• Discuss with SENCO as to whether this is a relevant concern.
  • Initial Search
    • If possible, using the terms supplied, conduct an initial search, and get an estimate of the data required. This will inform whether clarification is required to conduct a reasonable search.
  • Clarification
    • If based on the terms provided you would be unable to conduct a reasonable search, you can request clarification of terms.
    • It is helpful at this stage to think more about your relationship with the requestor and what information they may be seeking.
    • NB: Seeking clarification stops the clock! However, if the request for clarification comes back as none given, then you should conduct a reasonable search of key records (personnel/pupil/MIS, etc). Explain this to the requestor and your DPO should be included in all aspects of these initial conversations to ensure an argument to stop the clock is qualified.

Manifestly Unfounded Requests    

This is when the request is not being made for a legitimate reason. The ICO offer guidance on what this may be:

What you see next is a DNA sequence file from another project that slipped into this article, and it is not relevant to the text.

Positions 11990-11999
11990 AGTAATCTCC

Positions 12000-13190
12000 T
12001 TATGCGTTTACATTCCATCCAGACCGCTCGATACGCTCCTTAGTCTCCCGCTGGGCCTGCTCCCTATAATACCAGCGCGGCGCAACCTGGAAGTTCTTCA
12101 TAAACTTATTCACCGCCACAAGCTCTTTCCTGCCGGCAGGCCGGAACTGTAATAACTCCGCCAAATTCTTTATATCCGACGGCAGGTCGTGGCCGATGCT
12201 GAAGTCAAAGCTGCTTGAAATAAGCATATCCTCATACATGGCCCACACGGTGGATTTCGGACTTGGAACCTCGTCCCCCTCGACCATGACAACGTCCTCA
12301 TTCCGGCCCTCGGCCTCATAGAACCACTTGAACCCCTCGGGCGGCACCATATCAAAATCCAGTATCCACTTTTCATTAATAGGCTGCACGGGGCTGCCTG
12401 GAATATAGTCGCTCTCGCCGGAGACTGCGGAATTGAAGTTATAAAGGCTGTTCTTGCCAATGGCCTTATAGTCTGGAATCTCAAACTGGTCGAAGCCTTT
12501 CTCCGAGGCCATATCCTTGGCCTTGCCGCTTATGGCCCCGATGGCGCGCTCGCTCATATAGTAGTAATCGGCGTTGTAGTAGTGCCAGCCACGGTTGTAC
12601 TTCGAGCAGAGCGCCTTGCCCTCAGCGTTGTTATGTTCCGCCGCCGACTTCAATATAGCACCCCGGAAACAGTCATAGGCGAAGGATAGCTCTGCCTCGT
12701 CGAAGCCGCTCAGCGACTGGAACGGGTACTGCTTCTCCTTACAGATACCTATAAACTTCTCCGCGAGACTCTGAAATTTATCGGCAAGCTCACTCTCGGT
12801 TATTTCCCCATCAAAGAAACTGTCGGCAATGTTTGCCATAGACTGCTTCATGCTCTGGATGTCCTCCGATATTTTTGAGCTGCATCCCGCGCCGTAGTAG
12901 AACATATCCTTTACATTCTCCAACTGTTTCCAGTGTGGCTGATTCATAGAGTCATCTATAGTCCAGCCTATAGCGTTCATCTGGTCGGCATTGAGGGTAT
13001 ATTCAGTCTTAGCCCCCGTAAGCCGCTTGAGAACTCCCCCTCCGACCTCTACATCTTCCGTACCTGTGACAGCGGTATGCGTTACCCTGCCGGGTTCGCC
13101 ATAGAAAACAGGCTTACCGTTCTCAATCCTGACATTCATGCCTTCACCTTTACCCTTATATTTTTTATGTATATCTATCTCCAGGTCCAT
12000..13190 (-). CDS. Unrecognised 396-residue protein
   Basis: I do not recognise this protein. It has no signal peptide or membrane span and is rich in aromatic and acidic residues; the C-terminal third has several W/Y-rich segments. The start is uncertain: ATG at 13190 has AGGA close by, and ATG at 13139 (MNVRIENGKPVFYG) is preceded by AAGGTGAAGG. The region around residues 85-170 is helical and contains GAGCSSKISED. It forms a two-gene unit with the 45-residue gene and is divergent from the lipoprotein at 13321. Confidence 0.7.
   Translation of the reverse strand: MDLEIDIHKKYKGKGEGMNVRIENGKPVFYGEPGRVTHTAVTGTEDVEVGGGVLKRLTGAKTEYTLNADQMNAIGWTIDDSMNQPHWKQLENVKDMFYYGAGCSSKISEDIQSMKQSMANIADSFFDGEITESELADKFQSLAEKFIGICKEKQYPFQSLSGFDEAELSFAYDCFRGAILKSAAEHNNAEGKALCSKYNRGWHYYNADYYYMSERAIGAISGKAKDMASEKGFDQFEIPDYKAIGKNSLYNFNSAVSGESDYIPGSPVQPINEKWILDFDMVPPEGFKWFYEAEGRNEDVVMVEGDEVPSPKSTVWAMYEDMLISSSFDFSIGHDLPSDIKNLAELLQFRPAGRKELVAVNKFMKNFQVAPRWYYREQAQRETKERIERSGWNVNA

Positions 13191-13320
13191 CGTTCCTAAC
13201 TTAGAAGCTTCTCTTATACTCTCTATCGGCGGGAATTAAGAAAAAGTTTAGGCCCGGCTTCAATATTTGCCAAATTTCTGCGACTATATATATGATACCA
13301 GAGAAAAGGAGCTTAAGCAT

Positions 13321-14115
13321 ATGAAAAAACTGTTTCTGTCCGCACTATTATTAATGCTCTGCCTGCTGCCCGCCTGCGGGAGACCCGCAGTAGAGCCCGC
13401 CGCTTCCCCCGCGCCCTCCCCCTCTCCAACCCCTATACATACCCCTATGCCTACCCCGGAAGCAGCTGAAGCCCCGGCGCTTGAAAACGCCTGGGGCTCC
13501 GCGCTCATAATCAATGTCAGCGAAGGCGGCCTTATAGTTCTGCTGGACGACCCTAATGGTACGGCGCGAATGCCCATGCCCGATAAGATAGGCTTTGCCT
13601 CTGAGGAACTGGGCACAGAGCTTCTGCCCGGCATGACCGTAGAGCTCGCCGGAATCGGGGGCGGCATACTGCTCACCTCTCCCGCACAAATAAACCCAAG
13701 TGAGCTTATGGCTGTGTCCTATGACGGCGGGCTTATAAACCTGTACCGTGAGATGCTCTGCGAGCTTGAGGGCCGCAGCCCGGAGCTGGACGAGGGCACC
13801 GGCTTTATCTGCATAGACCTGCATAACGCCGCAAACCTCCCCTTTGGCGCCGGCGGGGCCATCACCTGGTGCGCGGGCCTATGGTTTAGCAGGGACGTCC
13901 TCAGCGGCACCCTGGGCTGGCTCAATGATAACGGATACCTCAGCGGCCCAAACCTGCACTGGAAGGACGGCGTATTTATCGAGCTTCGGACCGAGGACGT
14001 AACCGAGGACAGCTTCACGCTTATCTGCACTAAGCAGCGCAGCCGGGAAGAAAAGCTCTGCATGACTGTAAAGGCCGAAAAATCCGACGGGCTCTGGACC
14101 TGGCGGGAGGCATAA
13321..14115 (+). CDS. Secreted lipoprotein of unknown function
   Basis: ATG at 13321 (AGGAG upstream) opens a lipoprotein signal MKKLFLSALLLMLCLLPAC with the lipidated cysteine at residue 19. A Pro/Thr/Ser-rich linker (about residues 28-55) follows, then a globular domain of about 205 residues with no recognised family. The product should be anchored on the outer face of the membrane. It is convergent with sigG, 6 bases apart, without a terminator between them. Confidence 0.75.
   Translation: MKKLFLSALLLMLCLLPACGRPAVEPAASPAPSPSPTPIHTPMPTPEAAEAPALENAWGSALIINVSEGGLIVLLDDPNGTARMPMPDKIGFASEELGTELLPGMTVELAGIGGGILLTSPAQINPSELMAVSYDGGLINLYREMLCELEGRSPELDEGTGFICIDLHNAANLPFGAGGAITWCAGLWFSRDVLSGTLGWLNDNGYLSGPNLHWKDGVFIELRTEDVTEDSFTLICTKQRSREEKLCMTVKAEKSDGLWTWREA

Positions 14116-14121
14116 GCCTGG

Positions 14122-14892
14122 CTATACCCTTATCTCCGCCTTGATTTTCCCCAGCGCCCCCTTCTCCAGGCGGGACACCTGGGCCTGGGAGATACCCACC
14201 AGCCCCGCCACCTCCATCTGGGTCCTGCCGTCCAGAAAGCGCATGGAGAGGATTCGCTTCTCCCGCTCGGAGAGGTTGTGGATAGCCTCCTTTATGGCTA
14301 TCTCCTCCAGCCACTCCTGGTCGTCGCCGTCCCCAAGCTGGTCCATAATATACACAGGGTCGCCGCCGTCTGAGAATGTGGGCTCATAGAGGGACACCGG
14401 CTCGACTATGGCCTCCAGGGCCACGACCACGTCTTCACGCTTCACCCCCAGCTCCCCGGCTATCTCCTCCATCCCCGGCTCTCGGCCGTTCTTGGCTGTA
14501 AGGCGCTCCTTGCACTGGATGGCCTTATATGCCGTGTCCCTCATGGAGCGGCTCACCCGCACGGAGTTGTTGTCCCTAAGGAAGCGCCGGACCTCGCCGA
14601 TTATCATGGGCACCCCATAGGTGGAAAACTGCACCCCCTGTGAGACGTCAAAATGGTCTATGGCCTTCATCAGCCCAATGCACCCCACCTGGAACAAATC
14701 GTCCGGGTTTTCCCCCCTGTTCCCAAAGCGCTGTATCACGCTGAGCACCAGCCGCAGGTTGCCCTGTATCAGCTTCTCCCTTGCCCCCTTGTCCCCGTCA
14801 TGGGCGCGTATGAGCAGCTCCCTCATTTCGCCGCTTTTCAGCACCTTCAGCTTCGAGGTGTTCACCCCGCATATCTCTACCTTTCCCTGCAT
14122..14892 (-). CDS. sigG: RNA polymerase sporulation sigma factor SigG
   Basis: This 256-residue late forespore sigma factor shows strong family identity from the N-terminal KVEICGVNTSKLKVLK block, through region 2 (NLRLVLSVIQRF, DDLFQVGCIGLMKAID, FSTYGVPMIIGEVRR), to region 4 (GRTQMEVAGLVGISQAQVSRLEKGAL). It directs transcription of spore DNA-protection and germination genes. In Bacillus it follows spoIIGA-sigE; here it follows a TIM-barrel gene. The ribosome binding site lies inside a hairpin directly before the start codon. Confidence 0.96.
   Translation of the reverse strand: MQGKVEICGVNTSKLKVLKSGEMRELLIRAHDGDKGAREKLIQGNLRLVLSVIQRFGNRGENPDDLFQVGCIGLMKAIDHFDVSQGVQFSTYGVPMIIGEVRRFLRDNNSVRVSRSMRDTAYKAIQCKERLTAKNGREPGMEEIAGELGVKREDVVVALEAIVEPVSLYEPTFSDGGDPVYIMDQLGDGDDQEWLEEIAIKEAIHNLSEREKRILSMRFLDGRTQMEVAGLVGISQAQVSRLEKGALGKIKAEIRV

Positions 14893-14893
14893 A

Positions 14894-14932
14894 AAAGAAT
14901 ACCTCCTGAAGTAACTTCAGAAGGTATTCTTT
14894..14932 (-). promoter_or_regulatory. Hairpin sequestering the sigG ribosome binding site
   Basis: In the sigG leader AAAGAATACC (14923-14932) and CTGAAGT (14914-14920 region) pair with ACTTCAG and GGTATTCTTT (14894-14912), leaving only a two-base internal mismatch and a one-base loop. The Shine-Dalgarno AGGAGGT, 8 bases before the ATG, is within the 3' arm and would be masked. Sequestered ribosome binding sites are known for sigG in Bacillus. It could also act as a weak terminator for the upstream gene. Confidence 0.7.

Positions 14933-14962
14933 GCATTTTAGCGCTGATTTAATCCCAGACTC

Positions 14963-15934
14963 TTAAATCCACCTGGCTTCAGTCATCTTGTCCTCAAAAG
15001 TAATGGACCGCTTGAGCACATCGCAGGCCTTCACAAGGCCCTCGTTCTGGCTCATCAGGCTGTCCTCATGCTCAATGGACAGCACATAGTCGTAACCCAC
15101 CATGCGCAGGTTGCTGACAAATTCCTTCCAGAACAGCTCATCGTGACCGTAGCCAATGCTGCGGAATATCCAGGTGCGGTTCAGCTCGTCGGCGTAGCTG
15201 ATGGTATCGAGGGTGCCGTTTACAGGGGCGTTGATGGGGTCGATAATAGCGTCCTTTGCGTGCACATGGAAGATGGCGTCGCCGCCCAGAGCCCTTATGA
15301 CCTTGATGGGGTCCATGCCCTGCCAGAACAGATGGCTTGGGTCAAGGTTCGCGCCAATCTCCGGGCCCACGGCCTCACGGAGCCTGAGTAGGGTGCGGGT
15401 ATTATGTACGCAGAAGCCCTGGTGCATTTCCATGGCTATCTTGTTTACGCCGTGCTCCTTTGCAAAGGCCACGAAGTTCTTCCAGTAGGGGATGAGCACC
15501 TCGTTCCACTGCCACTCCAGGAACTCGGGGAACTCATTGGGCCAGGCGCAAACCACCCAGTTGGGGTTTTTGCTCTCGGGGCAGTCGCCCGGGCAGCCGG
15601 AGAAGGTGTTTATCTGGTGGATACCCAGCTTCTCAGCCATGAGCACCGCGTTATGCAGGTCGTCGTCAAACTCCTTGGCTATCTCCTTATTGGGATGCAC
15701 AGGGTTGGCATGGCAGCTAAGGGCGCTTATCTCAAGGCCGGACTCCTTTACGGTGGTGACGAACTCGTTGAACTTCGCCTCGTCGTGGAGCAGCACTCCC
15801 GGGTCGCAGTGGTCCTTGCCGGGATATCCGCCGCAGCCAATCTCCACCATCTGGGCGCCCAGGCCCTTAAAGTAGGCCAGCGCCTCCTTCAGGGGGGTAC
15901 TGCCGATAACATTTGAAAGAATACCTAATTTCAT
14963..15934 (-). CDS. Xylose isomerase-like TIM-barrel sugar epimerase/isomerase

• The requestor has stated they intend to cause disruption.
  • The request makes unsubstantiated or false accusations against the organisation or specific employees which are clearly prompted by malice.
  • The person is targeting a particular employee against whom they have a personal grudge.
  • The person makes a request but then offers to withdraw it in return for some sort of benefit from the organisation.
  • The person systematically or frequently sends different requests to you as part of a campaign with the intention of causing disruption e.g., once a week.

NB: This is not a prescriptive list, and despite an organisation feeling  a request is being made out of maliciousness or is to target a specific employee, it is not always as clear cut as it seems. It is essential to refer these concerns to your DPO, as the obligation falls onto the school to prove why a request might be manifestly unfounded. Your DPO can assist you in deciding whether this would be a suitable course of action.

Examples: